3. Breach. How is your social networking site protecting your profile and posting data? Are they susceptible to bots like ZombieSmiles that allow hackers into your Facebook profile through Facebook’s own client interface? Is it easy for a hacker to post something or appeal to your friends as if the hacker is actually you (account takeover impersonation)?
  4. Fraud. Social networking is based in relationships of trust. You trust the people you befriend. Unfortunately, some studies suggest that 25% of the users accept friend requests from total strangers. This, along with account takeover impersonation, opens you up to “friend in distress” scams, information gathering and other forms of social networking fraud.
  5. Disclosure. We are far bolder and far less discretionary with what we share online versus what we share in person. This means we risk giving out information that, given a second thought, we didn’t want to. Think of the New York Times reporters who tweeted about a closed-door meeting where they discussed charging for online content.
  6. Human Error. Have you ever hit the button on an email that was meant to go to someone else? The same phenomenon happens on social networking sites, but the damage is exponential because of the medium – you might have just sent it to hundreds or thousands of followers or friends. I call this phenomenon Tweet Breach.
  7. Underestimation. Because social networking started out as a personal application and still has the flavor of being controlled by individuals (as opposed to corporations), we often underestimate the sheer destruction caused by mishandling this tool. I believe that this is what happened to the military. They originally underestimated the data leakage taking place in the social networking sphere and have since, wisely, begun to rethink their strategy.

Until we recognize that anything posted on the internet (especially if social networking is involved) is Public, Permanent and Admissible in court, we will continue to underestimate the hazards of social networking. Luckily, there are solutions to these hazards, some of which we will discuss in our Social Networking Webinar today.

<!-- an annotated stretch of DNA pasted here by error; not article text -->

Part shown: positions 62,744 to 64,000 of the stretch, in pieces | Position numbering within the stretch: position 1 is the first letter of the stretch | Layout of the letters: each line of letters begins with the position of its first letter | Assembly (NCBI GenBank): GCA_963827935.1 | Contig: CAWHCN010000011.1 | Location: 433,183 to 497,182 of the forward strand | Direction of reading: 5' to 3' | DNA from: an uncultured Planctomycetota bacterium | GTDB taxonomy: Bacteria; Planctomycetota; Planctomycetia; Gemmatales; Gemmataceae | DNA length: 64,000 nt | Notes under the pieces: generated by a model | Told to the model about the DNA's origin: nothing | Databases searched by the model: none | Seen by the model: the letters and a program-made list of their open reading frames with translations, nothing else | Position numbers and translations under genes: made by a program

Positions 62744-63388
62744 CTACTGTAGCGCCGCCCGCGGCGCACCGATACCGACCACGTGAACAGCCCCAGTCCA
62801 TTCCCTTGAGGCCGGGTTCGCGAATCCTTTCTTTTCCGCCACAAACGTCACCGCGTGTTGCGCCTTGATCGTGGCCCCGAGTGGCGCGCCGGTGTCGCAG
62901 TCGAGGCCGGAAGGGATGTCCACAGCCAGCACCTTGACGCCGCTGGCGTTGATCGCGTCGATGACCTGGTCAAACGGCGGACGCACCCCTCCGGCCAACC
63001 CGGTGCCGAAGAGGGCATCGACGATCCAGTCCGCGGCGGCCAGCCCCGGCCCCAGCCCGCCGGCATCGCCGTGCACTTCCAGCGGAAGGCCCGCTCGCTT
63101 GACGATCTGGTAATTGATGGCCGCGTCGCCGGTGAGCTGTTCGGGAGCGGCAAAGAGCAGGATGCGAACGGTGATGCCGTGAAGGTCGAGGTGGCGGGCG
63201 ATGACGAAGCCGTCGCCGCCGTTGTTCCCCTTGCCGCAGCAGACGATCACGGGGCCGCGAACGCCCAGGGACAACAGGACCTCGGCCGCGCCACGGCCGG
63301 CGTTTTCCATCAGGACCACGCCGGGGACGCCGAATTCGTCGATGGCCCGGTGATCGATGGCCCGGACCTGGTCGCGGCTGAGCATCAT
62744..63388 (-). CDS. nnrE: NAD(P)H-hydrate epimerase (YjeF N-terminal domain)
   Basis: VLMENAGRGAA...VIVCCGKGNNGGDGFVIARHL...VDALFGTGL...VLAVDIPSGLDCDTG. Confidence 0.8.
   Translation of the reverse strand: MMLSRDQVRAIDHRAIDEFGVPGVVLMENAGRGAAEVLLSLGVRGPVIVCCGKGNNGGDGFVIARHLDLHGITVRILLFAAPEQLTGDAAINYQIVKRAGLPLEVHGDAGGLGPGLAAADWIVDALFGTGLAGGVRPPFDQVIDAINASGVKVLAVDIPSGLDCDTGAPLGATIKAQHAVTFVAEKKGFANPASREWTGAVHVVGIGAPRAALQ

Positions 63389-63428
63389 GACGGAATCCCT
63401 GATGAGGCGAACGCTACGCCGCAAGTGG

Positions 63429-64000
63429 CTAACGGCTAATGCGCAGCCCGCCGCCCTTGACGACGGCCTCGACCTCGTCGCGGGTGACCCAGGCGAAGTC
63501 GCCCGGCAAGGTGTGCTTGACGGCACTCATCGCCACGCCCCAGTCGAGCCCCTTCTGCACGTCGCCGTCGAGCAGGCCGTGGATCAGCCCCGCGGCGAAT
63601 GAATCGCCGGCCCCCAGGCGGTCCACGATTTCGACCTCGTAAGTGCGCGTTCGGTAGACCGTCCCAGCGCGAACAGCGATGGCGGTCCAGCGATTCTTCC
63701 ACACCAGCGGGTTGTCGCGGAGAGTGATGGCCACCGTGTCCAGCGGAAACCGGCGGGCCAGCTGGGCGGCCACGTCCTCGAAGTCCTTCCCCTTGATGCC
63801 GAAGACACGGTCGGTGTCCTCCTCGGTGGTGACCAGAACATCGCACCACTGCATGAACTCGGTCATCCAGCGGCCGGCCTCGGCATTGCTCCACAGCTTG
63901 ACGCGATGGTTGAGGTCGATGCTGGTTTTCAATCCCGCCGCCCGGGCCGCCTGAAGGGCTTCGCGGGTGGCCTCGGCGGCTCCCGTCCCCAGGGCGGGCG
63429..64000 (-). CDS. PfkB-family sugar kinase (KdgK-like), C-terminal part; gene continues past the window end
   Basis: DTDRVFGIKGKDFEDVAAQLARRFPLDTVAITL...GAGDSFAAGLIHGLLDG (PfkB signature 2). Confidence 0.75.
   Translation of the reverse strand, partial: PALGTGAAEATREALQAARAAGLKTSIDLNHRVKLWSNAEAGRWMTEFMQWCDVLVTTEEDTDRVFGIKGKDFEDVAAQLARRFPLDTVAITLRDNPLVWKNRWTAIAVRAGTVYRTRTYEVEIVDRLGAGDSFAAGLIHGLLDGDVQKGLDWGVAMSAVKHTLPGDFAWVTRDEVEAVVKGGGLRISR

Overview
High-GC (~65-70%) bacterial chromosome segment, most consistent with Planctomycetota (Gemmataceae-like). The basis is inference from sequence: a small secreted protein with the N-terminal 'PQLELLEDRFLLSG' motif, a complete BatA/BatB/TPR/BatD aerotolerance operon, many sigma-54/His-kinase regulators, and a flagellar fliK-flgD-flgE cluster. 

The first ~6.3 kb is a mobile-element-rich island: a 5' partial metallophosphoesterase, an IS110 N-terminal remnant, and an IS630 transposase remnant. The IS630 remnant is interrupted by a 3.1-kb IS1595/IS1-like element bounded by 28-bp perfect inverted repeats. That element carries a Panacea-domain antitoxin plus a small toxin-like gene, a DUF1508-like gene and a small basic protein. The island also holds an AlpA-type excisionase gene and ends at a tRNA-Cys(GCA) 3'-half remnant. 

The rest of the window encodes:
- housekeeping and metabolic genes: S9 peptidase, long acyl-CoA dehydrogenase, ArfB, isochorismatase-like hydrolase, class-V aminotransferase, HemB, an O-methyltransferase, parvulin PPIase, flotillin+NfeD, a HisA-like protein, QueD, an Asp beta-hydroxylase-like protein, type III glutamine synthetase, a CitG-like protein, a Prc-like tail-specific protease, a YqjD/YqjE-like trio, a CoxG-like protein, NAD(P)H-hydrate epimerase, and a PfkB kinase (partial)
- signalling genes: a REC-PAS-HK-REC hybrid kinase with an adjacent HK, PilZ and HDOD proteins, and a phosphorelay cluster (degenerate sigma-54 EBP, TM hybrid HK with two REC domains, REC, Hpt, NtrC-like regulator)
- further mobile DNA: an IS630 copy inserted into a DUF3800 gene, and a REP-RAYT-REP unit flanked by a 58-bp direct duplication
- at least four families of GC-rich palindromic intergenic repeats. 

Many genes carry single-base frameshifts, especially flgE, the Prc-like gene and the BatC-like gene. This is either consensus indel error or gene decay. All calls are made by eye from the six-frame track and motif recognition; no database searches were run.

John Sileo became America’s leading Identity Theft Speaker & Expert after he lost his business and more than $300,000 to identity theft and data breach. His clients include the Department of Defense, Pfizer and the FDIC. To further bulletproof yourself and your business, bring John in to speak at your next meeting or conference. Visit ThinkLikeASpy.com.

Facebook Privacy? Social Media Webinar…

Facebook-PrivacyIs there such a thing as Facebook Privacy? Or Twitter, LinkedIn or any other social networking/media sites? I’m not convinced that any of us really know the answer yet. I think we so-called privacy experts talk a big game, but the subject is still maturing, and definitely up for debate.
Who owns the data on Facebook? Who has access to the information stored in the Cloud? Are your Tweets admissible in court?
Join us in the debate as Mike Spinney of the Ponemon Institute and I host a seminar on Social Media’s Impact on Corporate Privacy next Thursday, August 13 from 9:00-9:45 a.m. Mountain Time. The Webinar is geared to anyone whose personal or business information is at risk of social media leakage. We’d love to hear your opinions, questions and comments.

The format will be casual and we will be discussing the following topics (time permitting):

  • The Rise of Online Social Networking as a Business Tool
  • Is Facebook Privacy a Myth?
  • Examples of Corporate Privacy Breach by Social Media
  • Personal and Professional Consequences
  • Risks vs. Rewards of Social Media
  • Developing a Proactive Social Media Strategy
  • Q&A Session

To register for the Webinar, please visit:

http://www.brighttalk.com/webcasts/4971/attend.

I look forward to having you participate.

Facebook Privacy?

Tweet Breach: 140 Characters of Destruction

tweet-breachLike a wounded, cornered Doberman, I was irrational and reactive.